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Resistance to Change

Various reasons for resistance to change are categorized as follows:

1.    Individual Resistance to Change:

Individuals prefer to maintain status quo rather than accept new ways of doing things. They resist change because of the following reasons:

(a)    Insecurity:

There is a sense of insecurity amongst individual as they move from one post or location to the other. They are uncertain about new job requirements, new environment and new work groups and, therefore, resist change.

(b)    Social factors:

When people move to new work environment, they suffer from a psychological set back as they do not want to leave their friends in the existing social environment. They find it difficult to cope with new environment. Strong influence of informal groups at ether present set up becomes a source of resistance to change.

Other actors include loss of power, status, security, unfamiliarity with new work procedures and lack of confidence.

(c)    Economic factors:

Change from labor intensive to capital intensive techniques of production creates fear of loss of jobs amongst employees. People, therefore, do not welcome such jobs even if employers assure them of job security.

(d)    Lack of knowledge about causes of change:

If managers announce a change without any reasons, how and to what extent such changes will affect employees’ lives and behavior is not known. Employees resist changes the reasons for which are unknown to them.

(e)    Lack of faith in managers:

Lack of trust and faith in managers often creates a feeling amongst subordinates the change is being initiated, it is done at he cost of their interest. This invites resistance on their part to accept change.

(f)    Threat to power and influence:

Change which re-allocates authority-responsibility relationships may take away power from some members and give it to others. The power of status and position is a strong influence that keeps a person attached to his job. Change with threat to people’s power and status is not welcomed by them.

(g)    Low level of tolerance:

Change requires new ways of learning by employees. New behavior sand skills have to be developed. If people do not want to learn new procedures and techniques, it results in resistance to change.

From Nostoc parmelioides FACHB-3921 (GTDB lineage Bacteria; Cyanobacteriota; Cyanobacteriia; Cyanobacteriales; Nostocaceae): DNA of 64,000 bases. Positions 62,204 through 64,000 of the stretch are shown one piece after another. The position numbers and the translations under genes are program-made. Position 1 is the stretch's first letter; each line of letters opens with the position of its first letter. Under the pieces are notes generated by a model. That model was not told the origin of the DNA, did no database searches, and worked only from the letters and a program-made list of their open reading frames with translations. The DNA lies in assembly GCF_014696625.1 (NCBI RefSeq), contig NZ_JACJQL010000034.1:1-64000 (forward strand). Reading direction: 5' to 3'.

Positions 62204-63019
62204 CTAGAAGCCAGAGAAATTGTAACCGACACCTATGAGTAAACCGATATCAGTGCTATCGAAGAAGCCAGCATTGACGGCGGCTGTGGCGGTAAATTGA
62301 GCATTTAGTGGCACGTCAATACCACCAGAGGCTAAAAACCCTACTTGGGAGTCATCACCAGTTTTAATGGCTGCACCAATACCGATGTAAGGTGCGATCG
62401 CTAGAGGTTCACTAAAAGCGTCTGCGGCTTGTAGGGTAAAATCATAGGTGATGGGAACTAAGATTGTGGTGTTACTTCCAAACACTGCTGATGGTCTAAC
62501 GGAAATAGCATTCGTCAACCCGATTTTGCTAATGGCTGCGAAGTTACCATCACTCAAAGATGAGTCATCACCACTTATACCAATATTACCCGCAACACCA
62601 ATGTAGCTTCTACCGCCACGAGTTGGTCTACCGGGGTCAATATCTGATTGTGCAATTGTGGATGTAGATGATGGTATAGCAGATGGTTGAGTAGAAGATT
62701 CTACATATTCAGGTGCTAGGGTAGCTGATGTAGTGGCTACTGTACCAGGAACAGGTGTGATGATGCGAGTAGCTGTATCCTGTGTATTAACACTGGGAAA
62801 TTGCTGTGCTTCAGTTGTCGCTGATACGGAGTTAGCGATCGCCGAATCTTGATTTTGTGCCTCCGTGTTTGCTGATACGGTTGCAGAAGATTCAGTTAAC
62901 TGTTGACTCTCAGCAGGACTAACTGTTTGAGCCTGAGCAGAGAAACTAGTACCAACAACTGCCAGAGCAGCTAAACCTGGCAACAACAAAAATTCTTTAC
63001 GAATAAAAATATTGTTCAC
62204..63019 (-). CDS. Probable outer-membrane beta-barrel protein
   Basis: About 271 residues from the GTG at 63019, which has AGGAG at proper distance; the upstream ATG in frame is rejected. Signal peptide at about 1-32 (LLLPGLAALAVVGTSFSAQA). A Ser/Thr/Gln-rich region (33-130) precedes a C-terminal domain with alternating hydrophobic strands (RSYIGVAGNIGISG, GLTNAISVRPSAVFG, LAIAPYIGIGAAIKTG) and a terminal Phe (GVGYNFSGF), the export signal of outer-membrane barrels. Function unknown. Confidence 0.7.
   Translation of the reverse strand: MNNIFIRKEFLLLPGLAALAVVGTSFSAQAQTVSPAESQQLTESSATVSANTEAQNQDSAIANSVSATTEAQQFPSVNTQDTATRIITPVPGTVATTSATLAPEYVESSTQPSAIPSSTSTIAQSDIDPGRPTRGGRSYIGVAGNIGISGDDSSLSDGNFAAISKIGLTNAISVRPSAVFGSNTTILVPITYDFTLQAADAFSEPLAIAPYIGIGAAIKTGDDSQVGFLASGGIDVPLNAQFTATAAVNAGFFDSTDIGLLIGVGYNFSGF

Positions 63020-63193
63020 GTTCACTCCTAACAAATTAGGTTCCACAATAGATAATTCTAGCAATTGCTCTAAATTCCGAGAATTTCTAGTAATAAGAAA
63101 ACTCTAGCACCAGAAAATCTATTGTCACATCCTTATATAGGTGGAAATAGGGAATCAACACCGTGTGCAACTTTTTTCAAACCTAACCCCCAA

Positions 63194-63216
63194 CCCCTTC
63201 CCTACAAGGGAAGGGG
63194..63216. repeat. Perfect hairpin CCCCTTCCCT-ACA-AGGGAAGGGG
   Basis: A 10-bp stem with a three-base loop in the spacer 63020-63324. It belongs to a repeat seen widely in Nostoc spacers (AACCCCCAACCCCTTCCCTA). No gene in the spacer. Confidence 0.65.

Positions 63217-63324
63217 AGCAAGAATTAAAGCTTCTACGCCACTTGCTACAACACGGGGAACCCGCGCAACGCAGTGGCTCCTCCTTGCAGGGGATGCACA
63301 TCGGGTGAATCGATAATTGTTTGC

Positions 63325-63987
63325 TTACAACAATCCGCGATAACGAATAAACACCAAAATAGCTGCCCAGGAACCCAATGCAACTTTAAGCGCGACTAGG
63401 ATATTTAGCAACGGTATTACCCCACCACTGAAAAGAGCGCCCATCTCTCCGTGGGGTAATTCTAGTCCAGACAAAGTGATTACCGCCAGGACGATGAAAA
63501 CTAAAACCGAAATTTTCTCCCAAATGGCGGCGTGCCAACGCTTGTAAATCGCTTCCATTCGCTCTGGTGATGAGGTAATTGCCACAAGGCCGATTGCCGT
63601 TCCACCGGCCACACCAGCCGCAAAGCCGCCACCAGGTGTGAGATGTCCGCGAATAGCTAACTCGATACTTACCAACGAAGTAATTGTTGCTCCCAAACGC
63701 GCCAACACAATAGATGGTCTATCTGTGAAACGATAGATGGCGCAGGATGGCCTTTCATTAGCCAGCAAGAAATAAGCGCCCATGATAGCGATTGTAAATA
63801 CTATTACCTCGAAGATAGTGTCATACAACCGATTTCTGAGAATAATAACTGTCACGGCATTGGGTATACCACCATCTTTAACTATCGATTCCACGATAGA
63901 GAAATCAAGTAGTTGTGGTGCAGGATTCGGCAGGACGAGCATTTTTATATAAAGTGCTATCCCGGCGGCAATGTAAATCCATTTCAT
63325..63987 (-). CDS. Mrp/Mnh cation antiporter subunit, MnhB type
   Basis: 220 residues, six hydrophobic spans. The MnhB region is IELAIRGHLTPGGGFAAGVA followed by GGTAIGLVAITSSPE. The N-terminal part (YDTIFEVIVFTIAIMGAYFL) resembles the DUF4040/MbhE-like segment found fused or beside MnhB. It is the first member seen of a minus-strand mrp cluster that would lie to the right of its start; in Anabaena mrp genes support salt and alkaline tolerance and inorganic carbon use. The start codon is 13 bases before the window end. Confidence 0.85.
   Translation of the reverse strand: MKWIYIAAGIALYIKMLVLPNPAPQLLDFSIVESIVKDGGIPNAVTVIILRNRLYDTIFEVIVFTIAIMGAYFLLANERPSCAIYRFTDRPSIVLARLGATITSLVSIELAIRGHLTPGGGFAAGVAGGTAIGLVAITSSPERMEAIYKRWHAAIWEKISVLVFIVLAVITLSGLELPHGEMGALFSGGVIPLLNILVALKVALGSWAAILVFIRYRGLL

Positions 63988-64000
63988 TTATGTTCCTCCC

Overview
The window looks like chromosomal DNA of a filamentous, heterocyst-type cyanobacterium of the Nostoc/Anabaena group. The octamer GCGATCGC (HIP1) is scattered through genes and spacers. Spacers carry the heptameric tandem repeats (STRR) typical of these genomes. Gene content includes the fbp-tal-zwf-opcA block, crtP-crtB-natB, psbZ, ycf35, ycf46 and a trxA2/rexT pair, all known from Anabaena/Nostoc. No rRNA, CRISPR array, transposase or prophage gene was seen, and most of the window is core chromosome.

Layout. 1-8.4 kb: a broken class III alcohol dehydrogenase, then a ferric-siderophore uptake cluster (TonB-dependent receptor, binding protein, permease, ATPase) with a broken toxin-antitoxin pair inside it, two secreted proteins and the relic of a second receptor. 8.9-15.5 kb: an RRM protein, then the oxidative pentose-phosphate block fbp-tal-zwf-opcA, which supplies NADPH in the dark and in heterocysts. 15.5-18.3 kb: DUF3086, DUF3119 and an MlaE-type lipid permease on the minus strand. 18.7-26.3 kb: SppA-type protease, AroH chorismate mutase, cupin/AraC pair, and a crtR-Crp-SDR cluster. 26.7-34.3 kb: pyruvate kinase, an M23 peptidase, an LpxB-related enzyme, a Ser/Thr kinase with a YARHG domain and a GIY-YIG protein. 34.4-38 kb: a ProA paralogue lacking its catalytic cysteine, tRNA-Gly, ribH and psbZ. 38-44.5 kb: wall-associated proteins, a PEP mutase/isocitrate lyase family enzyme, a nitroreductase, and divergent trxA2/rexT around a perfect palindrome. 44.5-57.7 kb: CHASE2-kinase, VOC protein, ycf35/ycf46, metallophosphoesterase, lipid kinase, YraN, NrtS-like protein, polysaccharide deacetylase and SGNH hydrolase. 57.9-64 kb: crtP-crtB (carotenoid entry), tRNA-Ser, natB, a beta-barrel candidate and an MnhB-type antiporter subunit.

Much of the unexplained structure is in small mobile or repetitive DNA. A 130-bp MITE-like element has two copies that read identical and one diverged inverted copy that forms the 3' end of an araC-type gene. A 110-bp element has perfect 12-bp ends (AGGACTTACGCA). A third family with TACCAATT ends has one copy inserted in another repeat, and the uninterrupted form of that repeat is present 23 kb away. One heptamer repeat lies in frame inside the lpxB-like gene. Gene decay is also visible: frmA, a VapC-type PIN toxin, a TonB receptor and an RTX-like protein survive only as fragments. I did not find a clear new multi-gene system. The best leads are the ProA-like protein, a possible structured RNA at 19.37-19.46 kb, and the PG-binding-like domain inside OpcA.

(h)    Different perceptions:

Managers may introduce change because they perceive ti necessary for improving organizational efficiency. Others may resist change because they perceive the situation diffusely. Because of defect perceptions he existing state of equilibrium is not disturbed and change is not enforced in the organization.
(i)    Peer pressure:
People may resist change because their fellow worker opposes it. They obey the group norms for their fear of social boycott.

2.    Organizational Resistance to Change:

Change is resisted at eh organizational level also. Some of the reasons why organizations resist change are:

(a)    Organization structure:

An autocratic or bureaucratic organization structure where authority-responsibility relationships and work are divided into well-defined units, where employees’ participation in decision making is minimum and information follows a vertical path is not responsive to change.

(b)    Economic costs:

Huge investment may be required in plant and machinery, building and other equipments to conform to changed operation. Scarcity of resources may inhibit desire of the organization to change its standards of working.

(c)    Organizational commitments:

If organization enters into long-term agreements with their parties, say 7-10 years, they are restrained from introducing change, even  if desirable, unless agreed by the parties concerned.

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